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Change - Tackling the things that get in our way.

Change is uncomfortable. Back in the day when we all huddled together in caves, ‘new’ posed a significant increase in threat. ‘New’ meant unseen and untested and could quite possibly see us gobbled up by something larger and furrier than us. It stands to reason then, that as humans, we seek out habit, routine, and familiarity; they provide security, and in turn safety. The hitch of course is that this hardwired aversion can hold us back in the modern world, a place where the ability to change is heralded as a prized skill in the world of work.

What then specifically gets in our way of, even cautiously, embracing change and what can we do to tackle them?


Inner critics and imposter syndrome:


Inner critics:


We ALL have inner critics, every single one of us. They are the sarcastic, snide, impatient, scared, and judgemental thoughts and comments that we direct at ourselves. The things we would never dream of saying to another but are adept at punishing ourselves with.

They have one purpose only – to keep you safe. They will attempt to achieve this by any means possible and if nicey nicey doesn’t do it, they will be perfectly comfortable getting out the knives. They live in a state of perpetual fear that you may step out your lane, out of the comfort zone and into something ‘new’. For them, your little internal cave people, this means imminent death.


Your chief tactic with critics is purely awareness – start to notice and name when you are criticising yourself, notice the language. Don’t beat yourself up for having these thoughts – we all do it, but as you start to notice and name how often you are doing it, you open the route to choose something else. Inner critics seek to be soothed, remind them who’s in charge of the vehicle, that they and you are safe, and that trying something new doesn’t mean a tiger is waiting round the corner.


Imposter Syndrome:


When facing the idea of change, imposter syndrome is one of the big guns we wheel out to sabotage ourselves. It sees us struggling to acknowledge our own skills and strengths, comparing ourselves to those around us and believing that everyone else has got it all figured out and that we are lacking. The fear that they will soon notice this and “out” us as a fraud will play on our minds to the point of freezing us into inaction. And to add insult to injury, when we are successful, we bat it off, consider ourselves just lucky and reject the notion that perhaps we deserve the pat on the back.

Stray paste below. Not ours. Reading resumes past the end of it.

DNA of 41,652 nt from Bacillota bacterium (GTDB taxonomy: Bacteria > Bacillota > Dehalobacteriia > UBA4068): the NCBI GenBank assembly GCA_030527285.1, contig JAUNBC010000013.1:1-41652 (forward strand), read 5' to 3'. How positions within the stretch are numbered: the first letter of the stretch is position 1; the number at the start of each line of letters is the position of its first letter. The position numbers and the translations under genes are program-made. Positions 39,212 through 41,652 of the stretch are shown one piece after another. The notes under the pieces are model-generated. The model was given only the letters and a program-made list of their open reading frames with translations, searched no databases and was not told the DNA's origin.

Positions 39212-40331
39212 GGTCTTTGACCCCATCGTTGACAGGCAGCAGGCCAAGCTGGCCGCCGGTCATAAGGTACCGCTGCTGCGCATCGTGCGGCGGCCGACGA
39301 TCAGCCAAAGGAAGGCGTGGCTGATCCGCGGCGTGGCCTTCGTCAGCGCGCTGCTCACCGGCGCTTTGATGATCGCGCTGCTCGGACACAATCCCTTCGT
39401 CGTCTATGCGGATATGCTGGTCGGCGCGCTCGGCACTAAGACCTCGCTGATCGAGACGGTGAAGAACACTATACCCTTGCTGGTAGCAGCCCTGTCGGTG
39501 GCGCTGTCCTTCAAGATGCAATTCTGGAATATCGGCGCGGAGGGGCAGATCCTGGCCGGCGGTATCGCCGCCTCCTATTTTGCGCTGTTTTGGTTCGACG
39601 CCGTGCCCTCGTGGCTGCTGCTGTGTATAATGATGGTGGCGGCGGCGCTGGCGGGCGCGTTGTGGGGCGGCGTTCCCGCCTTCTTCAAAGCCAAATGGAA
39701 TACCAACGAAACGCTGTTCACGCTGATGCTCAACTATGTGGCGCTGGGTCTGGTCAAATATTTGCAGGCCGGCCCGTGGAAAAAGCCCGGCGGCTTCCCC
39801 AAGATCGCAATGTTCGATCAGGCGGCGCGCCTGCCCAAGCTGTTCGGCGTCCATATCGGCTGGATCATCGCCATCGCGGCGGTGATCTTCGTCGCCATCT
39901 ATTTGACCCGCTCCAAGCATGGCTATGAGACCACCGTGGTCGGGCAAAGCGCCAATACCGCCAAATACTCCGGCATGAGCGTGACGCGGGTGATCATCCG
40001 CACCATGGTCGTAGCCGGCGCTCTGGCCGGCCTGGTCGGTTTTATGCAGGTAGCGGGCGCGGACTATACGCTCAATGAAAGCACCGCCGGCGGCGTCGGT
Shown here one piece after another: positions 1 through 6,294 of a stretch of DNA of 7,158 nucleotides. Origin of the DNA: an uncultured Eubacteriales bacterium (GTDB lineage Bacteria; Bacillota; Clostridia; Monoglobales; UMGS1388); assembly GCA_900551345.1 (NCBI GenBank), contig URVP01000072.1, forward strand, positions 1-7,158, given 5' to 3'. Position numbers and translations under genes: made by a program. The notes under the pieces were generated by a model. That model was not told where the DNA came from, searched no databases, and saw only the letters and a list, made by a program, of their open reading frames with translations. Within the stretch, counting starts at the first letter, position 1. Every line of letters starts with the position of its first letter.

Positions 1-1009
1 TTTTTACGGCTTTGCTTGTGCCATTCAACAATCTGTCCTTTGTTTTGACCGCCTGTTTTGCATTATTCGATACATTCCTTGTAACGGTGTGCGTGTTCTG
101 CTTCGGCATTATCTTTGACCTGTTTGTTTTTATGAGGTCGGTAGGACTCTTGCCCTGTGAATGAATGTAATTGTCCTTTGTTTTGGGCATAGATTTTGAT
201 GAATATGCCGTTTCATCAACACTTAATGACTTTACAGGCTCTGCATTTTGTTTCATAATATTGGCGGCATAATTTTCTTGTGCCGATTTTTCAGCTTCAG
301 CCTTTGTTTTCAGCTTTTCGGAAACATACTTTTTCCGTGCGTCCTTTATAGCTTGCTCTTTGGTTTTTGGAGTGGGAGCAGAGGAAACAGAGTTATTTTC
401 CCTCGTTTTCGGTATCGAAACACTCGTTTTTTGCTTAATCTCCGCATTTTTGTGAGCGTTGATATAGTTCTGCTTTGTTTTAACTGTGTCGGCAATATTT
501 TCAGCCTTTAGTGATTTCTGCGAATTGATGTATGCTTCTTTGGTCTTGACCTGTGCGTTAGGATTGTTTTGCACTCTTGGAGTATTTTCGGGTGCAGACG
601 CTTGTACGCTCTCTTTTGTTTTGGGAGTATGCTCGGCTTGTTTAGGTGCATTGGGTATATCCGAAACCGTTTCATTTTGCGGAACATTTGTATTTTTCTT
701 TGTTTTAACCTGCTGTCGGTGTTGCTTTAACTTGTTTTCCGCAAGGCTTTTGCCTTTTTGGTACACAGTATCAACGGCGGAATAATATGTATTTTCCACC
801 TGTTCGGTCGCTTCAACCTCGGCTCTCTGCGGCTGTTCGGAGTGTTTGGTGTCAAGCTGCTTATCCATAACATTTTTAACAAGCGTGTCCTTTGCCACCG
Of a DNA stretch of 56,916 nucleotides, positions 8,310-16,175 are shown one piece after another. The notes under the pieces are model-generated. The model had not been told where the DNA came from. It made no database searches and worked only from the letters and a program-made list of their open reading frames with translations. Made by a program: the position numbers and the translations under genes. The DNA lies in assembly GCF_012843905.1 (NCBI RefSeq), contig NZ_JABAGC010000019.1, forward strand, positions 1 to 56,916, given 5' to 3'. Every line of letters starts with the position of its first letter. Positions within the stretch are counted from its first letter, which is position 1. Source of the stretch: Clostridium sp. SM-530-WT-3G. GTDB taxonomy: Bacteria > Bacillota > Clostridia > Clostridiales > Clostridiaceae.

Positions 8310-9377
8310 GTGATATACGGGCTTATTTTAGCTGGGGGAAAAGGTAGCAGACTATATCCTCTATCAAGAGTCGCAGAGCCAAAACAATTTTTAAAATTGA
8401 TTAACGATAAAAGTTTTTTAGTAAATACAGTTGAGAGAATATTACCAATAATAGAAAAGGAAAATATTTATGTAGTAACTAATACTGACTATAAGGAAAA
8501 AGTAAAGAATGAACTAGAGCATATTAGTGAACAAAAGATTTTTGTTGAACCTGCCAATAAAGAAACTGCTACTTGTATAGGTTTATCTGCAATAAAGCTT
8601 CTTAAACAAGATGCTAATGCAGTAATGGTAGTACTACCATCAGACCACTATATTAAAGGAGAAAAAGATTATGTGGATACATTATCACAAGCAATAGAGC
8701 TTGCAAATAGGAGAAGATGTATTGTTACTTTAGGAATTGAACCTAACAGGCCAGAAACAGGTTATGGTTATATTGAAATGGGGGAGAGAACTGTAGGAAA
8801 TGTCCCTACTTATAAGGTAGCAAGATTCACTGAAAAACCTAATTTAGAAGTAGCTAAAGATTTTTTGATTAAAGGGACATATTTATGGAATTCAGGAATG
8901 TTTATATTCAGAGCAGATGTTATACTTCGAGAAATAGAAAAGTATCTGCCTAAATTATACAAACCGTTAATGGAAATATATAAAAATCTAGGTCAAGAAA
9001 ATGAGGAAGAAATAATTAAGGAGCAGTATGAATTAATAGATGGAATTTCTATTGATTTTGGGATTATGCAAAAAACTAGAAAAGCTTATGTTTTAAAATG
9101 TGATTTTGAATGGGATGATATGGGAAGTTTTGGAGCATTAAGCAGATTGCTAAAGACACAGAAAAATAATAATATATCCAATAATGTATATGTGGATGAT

There are many techniques to manage these feelings, here are two to get you out the blocks:


1. Keep a success diary. It’s a quiet and private way to help build up your confidence. Make a record of things that have gone well. Write down compliments you’ve received. It’s a myth buster on the days when you can’t see your value.

2. Volunteer yourself for a project at work – say yes to stretching yourself. It’s fantastic for self-confidence, for side lining your inner critics and showing them whose boss.


Perfectionism


Change calls for movement yet perfectionism freezes us in inactivity. For although we are continuously hastening on to the next target, we aren’t actually allowing ourselves to evolve anywhere meaningful.


Perfectionists often want to debate how helpful this trait has been for them. They believe that all their major achievements in life are thanks to their perfectionist tendencies. Professional qualifications, promotions, financial security, and their stellar reputation - all thanks to perfectionism. It’s what keeps them focussed, motivated and consistently being, well, excellent, right?


The main problem for those of us who believe perfectionism works for us, is that we have had the notion reinforced over and over by the outside world. We get praised and rewarded – normally because we have worked so damn hard, terrified of messing up, that our work has taken four times as long as the next person, so of course it’s awesome – it’s also false advertising.